Mole Valley Farmers
Farminguk
30 July 2016 | Online since 2003
Auto Trader Ltd


4 March 2014 06:48:20|Cattle,News,Pigs,Sheep,Shows and Events

Where next for large-scale livestock production?


The potential effects of large-scale livestock systems on animal health and welfare are set to come under the spotlight during a special workshop looking at the future of livestock production.
The British Society of Animal Science will host the special session on large-scale livestock production as part of its 2014 Annual Conference, ‘Planning for Intensification’.
The workshop, which will form part of the society’s two-day event at the University of Nottingham on 29 and 30 April, will examine the latest science behind intensive livestock systems.
Exploring the potential effects on animal health and welfare, expert speakers will discuss system design and the technology and techniques being made use of in large-scale systems.
As part of the conference’s wider aim to examine the role of animal science and technology in global food production, the workshop will also identify areas where more work needs to be done to address concerns over how food is produced.
“In the face of growing world populations, diminishing resources and changing food demands, we have to look at alternative food production systems,” says BSAS chief executive Mike Steele.
“Understandably intensive production raises concerns for many, but it’s important to look behind the emotive arguments to see if we have the technology to address those concerns, and if not what can science do to help overcome them.
“It is right that livestock production systems are properly scrutinised and if we decide large-scale systems are not for us, we need to think about where animal science and technology goes next to help us produce secure, sustainable food.”
The workshop will sit alongside conference presentations from experts from around the world on the latest techniques, technologies and developments in animal science.
Aimed at farmers, vets, researchers and policy-makers, key presentations will focus on how technology is helping in sheep, dairy cattle and poultry production, as well as where science needs to develop to help farm businesses be profitable and productive in 2020.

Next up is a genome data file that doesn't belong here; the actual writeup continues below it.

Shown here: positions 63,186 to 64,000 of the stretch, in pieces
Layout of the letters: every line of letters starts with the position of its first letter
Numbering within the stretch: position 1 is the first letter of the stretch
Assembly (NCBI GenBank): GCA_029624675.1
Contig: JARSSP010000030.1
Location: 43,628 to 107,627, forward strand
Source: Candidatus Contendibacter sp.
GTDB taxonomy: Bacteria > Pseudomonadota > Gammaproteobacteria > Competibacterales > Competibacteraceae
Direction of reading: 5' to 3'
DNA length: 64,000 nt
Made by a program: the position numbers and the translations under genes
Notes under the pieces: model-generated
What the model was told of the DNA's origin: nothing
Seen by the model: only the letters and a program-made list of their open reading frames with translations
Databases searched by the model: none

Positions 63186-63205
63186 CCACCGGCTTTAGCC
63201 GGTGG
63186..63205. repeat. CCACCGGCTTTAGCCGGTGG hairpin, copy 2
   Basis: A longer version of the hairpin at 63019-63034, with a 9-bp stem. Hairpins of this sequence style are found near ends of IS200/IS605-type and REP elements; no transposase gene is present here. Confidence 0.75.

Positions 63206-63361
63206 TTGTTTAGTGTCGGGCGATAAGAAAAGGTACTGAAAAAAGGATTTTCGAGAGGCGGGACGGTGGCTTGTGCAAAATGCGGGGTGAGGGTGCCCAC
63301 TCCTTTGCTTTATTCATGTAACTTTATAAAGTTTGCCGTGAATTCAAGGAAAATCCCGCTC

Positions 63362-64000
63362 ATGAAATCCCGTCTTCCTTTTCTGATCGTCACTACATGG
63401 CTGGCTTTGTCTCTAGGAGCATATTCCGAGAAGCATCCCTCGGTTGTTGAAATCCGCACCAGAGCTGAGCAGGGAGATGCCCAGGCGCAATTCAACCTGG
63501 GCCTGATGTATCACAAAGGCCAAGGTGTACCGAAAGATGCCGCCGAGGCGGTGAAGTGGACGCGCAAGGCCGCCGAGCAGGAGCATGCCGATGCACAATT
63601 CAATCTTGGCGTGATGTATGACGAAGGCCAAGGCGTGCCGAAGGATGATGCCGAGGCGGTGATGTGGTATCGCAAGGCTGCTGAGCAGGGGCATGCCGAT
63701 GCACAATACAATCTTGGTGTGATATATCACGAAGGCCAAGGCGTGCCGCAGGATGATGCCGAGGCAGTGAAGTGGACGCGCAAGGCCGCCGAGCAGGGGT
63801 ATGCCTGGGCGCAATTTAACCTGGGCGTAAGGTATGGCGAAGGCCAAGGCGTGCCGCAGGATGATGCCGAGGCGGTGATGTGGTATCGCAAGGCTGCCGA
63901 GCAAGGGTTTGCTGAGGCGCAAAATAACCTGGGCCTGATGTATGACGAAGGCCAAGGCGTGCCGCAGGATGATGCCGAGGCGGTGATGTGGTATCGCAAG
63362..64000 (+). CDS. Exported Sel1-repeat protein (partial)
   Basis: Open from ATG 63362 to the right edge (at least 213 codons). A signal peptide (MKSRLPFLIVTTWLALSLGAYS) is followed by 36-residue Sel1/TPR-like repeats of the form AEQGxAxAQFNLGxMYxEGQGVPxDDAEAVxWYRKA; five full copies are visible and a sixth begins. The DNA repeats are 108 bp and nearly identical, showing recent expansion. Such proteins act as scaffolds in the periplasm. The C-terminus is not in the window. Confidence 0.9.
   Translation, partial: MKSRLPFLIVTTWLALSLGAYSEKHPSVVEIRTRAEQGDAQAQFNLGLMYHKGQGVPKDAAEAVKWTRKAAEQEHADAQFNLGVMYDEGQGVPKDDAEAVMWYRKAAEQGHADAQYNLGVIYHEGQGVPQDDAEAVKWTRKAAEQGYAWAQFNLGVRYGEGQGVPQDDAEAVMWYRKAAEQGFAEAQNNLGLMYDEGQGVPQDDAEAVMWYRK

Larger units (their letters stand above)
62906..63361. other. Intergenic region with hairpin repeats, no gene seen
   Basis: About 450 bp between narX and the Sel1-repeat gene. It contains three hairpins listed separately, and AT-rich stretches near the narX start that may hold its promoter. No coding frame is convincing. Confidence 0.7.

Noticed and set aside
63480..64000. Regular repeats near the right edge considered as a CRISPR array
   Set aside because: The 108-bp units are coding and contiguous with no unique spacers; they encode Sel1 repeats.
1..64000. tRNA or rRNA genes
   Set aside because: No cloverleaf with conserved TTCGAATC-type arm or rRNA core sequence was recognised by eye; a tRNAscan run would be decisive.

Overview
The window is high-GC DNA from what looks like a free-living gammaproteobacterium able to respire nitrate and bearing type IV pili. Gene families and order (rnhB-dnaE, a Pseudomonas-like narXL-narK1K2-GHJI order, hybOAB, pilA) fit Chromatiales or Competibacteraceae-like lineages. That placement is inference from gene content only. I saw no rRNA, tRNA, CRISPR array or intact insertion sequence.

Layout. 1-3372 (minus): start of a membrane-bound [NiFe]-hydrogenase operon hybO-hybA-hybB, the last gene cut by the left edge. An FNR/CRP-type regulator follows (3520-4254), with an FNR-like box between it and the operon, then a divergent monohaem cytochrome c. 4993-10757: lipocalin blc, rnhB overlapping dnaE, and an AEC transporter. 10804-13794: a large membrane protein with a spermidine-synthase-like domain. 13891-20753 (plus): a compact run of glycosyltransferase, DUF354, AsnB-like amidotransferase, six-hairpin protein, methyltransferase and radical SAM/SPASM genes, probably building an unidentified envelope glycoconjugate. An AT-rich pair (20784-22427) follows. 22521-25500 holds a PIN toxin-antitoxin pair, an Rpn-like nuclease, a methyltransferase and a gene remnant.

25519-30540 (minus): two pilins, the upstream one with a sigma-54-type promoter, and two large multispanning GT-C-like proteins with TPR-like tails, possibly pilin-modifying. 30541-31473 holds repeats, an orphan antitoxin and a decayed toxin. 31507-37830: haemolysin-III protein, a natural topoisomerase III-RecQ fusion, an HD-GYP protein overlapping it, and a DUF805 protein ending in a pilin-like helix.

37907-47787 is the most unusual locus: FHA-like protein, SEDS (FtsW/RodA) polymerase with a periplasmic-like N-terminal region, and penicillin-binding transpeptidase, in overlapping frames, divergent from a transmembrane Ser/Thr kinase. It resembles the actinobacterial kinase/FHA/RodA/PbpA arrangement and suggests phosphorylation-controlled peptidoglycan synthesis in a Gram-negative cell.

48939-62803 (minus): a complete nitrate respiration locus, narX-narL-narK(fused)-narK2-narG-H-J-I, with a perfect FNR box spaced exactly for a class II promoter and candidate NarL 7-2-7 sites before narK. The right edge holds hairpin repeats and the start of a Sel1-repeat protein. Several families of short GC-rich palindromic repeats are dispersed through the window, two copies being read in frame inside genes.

The event will also host a dedicated session, run in conjunction with EBLEX, looking at improving ewe efficiency through better feeding, with a focus on efficient grass management, wintering diets and the role of good rationing.

Download

0 Comment

loginuserlogo
Name

Please enter your name


Email

Please enter your email

Please enter valid email


Comment

Please enter your comment


Post Comment

Your comment has been submitted successfully. Please wait for admin approval.


Comments

No comments posted yet. Be the first to post a comment


New Zealand | 29 July 2016
Robbery at the Kensington Avenue dairy - Waihi

At 12.50pm today, Thursday 28 July, a man entered the Kensington Avenue dairy in Waihi armed with what appeared to be a pistol. He is described as Maori or Polynesian of solid build who was wearing a ...


France | 29 July 2016
French plans for origin labelling slammed by dairy and meat processors

France is to trial mandatory country of origin labelling for two years. Dairy and meat processors have heavily criticised plans to introduce origin labelling in France. EU Health Commissioner Vy...


Canada | 29 July 2016
Canadians given go-ahead to buy another dairy farm

Canadians are continuing to buy into New Zealand dairy farming with the purchase of a property in the Maniototo, Otago. Last year a report by KPMG showed Canadian investors were the biggest foreign...


Uganda | 29 July 2016
Will tax cuts on agriculture machinery spur sector?

To encourage more people to get into agribusiness, government in the financial year that started on July 1st decided to strike down 18% Value Added Tax (VAT) on the supply of machinery used for the pr...


USA | 29 July 2016
Scientists call for increased federal investment in sustainable agriculture

Based on a new analysis of federal funding from the US Department of Agriculture, researchers say there is an urgent need for increased investment in research and development aimed at making sustainab...



Trending Now

Viewed
Discussed


Top stories you may have missed
closeicon
Username
Password